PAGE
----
In case you’ve let it slip your mind, Mother’s Day is May 10. The good news is you still have time to pick up a card, flowers, or make that phone call to tell your mom how much you love and appreciate her.
But there’s more good news for moms in Massachusetts. According to a new study from consumer finance company WalletHub, the Commonwealth is one of the best states for showing working mothers appreciation.
According to WalletHub’s findings, Massachusetts is the fifth best state for a working mom. WalletHub arrived at this conclusion after reviewing 12 key metrics in three categories: child care, professional opportunities, and work-life balance.
Last year, Massachusetts ranked ninth for working moms. Jill Gonzalez, a spokesperson for WalletHub, said the company added new metrics to this year’s study that helped Massachusetts improve its score this year.
“This year we added the rate of female unemployment, the number of single moms with children under 18 living in poverty, and the median annual salaries for women adjusted for the cost of living,’’ said Gonzales in a phone call with Boston.com.
“Massachusetts did well across these three metrics and that’s what helped push it into the top five.’’
Here are some highlights of how Massachusetts performed in each metric (1 is the best score while 25 is average):
• 17th – Day care quality
• 2nd – Access to pediatric services
• 26th – Gender pay gap (women’s earnings as a percentage of men’s)
• 25th – Ratio of female to male executives
• 9th – Median women’s salary (adjusted for cost of living)
• 21st – Female unemployment rate
•16th – Parental leave policy score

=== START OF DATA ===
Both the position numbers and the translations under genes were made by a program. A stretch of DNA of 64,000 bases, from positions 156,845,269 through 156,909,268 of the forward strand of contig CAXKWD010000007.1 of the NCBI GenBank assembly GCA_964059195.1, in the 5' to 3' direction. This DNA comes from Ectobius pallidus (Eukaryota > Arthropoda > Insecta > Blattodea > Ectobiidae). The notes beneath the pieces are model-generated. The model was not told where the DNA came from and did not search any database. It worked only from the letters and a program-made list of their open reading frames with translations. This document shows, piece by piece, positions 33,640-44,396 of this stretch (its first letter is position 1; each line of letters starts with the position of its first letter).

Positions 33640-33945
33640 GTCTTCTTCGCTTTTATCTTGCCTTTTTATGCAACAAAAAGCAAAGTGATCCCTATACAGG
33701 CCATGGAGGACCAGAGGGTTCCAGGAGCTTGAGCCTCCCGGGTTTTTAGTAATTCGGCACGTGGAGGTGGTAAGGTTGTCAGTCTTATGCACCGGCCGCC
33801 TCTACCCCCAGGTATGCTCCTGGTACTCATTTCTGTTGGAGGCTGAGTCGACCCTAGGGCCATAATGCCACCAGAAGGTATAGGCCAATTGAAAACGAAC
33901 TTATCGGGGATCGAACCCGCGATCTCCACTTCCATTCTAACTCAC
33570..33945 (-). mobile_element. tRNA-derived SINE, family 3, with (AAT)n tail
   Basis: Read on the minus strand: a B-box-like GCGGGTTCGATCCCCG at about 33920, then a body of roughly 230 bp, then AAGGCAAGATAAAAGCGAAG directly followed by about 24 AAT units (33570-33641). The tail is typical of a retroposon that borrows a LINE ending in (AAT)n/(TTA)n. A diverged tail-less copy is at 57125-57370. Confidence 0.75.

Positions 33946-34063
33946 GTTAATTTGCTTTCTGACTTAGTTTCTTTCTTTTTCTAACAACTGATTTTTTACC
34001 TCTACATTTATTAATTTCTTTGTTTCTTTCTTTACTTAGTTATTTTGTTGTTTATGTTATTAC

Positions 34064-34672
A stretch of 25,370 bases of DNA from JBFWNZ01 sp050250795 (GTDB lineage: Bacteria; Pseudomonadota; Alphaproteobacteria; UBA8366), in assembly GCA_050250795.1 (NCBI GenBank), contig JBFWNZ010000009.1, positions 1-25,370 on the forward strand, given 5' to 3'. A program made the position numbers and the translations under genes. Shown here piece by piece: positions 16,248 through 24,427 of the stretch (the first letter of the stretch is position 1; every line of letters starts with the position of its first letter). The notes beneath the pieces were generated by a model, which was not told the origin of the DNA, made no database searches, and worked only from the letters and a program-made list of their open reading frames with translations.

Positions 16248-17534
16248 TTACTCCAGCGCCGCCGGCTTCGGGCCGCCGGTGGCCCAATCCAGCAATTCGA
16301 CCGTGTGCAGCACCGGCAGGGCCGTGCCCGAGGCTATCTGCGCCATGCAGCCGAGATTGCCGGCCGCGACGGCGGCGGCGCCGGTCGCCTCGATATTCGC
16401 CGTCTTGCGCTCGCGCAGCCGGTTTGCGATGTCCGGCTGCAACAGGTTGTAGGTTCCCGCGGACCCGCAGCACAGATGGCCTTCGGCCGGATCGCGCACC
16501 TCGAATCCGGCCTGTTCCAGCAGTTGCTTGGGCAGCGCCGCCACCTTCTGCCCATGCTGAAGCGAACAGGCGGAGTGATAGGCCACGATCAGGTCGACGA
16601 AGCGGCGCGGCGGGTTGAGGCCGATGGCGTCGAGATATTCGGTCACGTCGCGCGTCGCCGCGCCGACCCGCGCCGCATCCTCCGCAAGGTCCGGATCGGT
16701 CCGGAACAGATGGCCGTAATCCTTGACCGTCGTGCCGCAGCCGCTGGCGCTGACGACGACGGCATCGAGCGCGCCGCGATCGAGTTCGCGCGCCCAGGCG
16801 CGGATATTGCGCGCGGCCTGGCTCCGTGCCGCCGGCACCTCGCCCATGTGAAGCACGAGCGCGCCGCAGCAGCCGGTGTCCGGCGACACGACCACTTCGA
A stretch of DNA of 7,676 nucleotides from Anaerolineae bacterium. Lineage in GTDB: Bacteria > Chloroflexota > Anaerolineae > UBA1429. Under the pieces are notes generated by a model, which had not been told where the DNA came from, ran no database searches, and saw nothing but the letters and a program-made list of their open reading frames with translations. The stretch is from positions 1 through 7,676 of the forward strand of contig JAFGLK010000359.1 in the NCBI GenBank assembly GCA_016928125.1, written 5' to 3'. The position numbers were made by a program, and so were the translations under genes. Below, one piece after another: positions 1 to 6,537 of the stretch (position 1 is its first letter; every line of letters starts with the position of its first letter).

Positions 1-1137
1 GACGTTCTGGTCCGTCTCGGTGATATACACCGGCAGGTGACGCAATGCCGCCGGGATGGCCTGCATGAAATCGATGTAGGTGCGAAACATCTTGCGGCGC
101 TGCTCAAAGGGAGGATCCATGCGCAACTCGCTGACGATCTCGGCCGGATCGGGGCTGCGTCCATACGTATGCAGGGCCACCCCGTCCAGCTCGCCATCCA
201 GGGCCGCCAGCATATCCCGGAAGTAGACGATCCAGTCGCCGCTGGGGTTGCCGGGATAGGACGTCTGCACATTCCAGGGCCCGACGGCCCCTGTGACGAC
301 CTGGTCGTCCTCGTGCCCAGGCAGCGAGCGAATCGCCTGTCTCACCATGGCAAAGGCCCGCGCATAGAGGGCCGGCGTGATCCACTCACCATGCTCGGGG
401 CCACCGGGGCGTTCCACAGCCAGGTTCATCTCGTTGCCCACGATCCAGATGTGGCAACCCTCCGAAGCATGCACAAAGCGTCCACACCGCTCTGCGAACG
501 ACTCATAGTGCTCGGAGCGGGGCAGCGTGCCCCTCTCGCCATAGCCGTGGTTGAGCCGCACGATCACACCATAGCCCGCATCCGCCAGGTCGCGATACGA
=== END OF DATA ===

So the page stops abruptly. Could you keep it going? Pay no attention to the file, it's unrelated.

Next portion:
• 6th – Length of the average woman’s workday
• 12th – Percentage of single-mom families in poverty
One key metric where Massachusetts could stand to improve is in the cost of child care. According to WalletHub’s findings, Massachusetts has the third most expensive child care in the country, behind New York and the District of Columbia.
“To look at this, we looked at [the] median women’s salary and the percentage of salary that was going to child care costs,’’ said Gonzalez. “Massachusetts was above 30 percent.’’
Two other New England states outpaced Massachusetts in WalletHub’s study. New Hampshire took the fourth highest spot, while Vermont beat the other 49 states and D.C. to take WalletHub’s top honors. Gonzalez offered some advice on how Massachusetts can at least move ahead of New Hampshire next time.
“One of the rankings we looked at was parental leave so that’s something a state can really work on,’’ she said.
“The federal law was the Family Medical Leave Act, which is limited in a number of ways,’’ she said. For example, the federal law only guarantees qualified employees unpaid leave and only applies to companies with over 50 workers.
“More states are creating their own laws to address the gaps in the federal law,’’ said Gonzalez. “That’s something Massachusetts can do to improve its score and beat New Hampshire.’’
Locally, the Boston City Council has proposed a law that would provide municipal employees with six weeks of paid parental leave.
Check out the map below to see how each state ranked for working mothers: